Russell became a photographer for Picture Post and the Illustrated Magazine, and during his time with these publications took some of the most evocative photos of post-war London during the 1950s. He spent his days photographing street scenes and his nights printing his pictures on the kitchen table of his rented one-bed apartment in Notting Hill.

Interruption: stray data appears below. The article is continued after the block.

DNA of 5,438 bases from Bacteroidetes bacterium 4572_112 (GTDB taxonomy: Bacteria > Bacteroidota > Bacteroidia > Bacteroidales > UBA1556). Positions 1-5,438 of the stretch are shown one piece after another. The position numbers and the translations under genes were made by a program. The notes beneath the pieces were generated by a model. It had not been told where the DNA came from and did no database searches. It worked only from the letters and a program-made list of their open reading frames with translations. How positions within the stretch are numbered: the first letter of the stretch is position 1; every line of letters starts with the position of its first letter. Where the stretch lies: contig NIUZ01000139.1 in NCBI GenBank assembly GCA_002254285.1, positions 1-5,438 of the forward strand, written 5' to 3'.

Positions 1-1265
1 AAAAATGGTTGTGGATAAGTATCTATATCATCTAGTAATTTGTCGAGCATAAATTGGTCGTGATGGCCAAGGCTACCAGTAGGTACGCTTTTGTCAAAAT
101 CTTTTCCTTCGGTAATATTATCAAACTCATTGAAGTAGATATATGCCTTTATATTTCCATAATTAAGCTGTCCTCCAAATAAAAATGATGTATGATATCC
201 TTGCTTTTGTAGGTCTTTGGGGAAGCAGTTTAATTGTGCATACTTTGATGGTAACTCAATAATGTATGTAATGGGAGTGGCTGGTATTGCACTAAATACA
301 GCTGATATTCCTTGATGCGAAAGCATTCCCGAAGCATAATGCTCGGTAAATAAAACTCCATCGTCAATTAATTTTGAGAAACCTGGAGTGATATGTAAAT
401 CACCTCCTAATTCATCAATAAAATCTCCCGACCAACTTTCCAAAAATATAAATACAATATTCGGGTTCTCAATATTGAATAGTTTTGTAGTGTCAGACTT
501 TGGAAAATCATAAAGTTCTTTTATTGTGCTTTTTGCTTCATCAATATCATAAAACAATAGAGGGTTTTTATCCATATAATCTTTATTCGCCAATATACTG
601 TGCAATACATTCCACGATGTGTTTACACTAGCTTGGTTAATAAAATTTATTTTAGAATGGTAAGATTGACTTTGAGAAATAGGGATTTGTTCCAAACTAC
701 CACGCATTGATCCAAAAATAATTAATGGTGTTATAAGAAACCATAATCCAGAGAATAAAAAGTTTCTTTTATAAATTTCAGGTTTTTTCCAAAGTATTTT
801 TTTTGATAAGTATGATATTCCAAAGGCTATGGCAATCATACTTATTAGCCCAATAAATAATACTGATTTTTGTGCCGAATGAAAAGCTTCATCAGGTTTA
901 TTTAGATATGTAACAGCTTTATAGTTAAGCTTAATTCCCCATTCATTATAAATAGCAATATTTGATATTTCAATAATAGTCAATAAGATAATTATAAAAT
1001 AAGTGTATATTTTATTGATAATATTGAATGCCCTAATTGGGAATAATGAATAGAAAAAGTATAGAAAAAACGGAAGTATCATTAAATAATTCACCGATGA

Among his most famous work from this period is “The Last of the Teddy Girls”—a series of photos documenting London’s girl gang subculture and their male counterparts. Russell was attracted to these young women for their sense of independence and style—dressing in suits, land army clothes—while rejecting society’s expectations of more traditional, feminine roles. (Teddy kids of either sex were known for fights breaking out wherever they congregated.) The images show Russell’s innate talent for composition and offer a fascinating look into a rarely documented female subculture.